At BSD, we believe that all students should learn digital skills and be able to apply them to a range of contexts. That is why we advocate for these skills to be taught across subject areas, topics, and age groups. Even though younger students may not be able to label that they are learning digital skills, technology is now second nature.
During the early years, the educational focus is less on cultivating particular technical skills and more about creating digital familiarity, developing ways of thinking (such as computational thinking and design thinking), and building a foundation for fluency. This can be done in all manner of ways and it is never too young for students to start on the journey of creating with digital tools and skills.
The move to virtual teaching and learning this year is therefore a real opportunity for younger students to start this journey earlier as it has forced educators to introduce various technologies and digital skills from a very young age, which was not always the case.
As we all know, because children are growing up as digital natives, they are often familiar with a multitude of technologies and digital media from a very early age. However, prior to the recent implementation of virtual learning, early years education was not always aligned with children’s experience with technology in the ‘outside world’.
Whilst many students had excellent experiences, the prevalence of technology and opportunities to learn digital skills were hugely variable and depended on a range of factors, which are nicely summarised by Kate Gilchrist in a blog for LSE: ‘teachers’ beliefs and attitudes towards the value of digital technology as part of learning was found to strongly relate to whether they used it or not in their teaching. Early years’ practitioners were also found to lack not only the IT skills but also the confidence and knowledge of how to employ such skills, relevant to the subject being taught. There is also a lack of adequate training, professional development, and technical and administrative support for teachers. Many of the curriculums investigated also did not include any provision for developing digital literacy.’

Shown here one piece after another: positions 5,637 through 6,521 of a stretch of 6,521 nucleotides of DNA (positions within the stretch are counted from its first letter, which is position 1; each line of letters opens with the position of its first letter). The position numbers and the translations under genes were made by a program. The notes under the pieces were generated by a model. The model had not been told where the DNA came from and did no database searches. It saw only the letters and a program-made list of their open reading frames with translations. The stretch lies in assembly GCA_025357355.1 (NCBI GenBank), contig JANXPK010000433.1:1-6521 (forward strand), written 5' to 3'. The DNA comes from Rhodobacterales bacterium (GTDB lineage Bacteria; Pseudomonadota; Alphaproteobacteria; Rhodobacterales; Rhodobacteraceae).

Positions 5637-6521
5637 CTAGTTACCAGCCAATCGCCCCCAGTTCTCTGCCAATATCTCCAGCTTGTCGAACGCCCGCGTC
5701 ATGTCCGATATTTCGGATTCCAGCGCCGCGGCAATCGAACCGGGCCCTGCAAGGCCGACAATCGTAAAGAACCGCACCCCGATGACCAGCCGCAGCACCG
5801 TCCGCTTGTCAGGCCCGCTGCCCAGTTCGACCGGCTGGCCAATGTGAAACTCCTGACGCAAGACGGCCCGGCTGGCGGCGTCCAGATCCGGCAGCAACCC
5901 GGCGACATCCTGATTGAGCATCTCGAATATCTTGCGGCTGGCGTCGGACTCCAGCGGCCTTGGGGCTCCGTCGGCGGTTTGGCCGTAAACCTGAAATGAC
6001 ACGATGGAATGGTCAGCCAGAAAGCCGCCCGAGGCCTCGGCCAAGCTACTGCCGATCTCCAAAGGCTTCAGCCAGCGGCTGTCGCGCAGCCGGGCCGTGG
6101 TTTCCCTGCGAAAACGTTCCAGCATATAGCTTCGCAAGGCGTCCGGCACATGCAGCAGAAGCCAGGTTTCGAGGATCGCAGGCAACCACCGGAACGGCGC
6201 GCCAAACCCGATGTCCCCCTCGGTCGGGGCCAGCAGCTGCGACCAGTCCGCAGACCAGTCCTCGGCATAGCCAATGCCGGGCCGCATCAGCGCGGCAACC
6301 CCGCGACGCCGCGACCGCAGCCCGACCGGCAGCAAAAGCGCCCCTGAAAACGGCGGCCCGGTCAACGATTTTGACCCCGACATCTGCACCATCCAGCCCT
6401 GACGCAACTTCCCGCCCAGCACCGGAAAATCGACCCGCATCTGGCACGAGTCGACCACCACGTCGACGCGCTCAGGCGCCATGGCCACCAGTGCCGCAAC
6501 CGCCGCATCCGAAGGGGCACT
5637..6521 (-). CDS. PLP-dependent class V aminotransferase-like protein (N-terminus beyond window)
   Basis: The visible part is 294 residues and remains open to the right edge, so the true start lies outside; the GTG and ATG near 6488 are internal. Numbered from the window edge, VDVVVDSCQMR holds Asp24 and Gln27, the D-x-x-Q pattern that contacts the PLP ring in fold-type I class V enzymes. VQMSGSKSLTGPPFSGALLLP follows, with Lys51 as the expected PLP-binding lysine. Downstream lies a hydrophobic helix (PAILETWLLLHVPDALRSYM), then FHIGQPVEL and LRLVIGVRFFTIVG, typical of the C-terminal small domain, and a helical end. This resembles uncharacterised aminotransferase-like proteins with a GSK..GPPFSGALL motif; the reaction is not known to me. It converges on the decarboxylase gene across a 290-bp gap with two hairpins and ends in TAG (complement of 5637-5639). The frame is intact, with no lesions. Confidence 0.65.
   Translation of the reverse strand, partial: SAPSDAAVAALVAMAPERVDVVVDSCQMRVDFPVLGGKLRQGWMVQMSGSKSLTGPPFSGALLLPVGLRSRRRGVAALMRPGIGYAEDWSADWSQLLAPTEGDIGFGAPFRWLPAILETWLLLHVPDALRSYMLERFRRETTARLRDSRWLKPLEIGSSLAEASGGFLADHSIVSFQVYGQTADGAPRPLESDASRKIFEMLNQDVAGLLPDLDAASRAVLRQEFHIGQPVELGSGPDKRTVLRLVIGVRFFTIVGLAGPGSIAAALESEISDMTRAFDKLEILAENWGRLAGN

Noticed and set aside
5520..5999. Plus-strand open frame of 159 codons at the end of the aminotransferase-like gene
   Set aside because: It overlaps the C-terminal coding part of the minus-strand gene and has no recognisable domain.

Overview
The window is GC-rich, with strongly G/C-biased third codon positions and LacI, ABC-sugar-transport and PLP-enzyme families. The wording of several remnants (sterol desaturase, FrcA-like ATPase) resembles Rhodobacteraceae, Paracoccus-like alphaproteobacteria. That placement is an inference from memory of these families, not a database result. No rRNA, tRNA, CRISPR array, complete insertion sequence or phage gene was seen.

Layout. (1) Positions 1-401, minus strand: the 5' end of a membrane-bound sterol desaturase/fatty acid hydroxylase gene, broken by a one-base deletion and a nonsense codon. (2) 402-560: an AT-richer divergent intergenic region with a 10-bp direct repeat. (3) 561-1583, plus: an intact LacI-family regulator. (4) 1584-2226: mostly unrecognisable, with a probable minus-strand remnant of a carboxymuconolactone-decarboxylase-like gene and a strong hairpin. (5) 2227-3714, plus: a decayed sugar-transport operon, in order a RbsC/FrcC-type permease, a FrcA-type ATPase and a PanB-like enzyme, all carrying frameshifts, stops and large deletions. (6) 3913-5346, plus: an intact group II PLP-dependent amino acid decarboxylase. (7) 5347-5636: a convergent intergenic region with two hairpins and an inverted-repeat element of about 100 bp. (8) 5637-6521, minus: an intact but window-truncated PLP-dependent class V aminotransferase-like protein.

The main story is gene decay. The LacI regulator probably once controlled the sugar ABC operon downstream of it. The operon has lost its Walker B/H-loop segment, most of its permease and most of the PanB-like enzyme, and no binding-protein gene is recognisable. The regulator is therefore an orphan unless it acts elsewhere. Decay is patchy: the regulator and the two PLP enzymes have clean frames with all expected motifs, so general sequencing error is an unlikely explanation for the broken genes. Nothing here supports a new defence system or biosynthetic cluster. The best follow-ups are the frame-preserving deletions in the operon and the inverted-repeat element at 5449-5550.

Historically, these factors have meant that not all students were exposed to this important learning from an early age, which can mean that when the more technical skills are introduced at a later age-students’ skill levels are at very different starting points.
Virtual teaching and learning, however, has shifted this. For educators to work with their students during this time, many of the barriers outlined above have had to be overcome. Educators have had to find a way to digitize their curriculum, and with trial and error comes confidence and knowledge. Whilst teaching young children virtually has its challenges, this educational experience is positive for the development of children’s digital fluency and foundation.
Charlotte has spent over 10 years studying and working in education. She is passionate about preparing children for the future and providing opportunities for students to learn real-world skills.
She graduated from Cambridge University with a first-class degree in Geography with Education Studies, before completing a primary PGCE at Goldsmiths, University of London. She then joined the UK Government’s Department for Education and spent over 6 years working on education and children’s policies, including a secondment at a leading think tank. In 2017 she moved to Asia as the Academic Director of a learning center, designing the curriculum, contributing to publications, and teaching. As global COO, Charlotte works across all areas of the business to ensure we deliver quality products and services effectively and efficiently.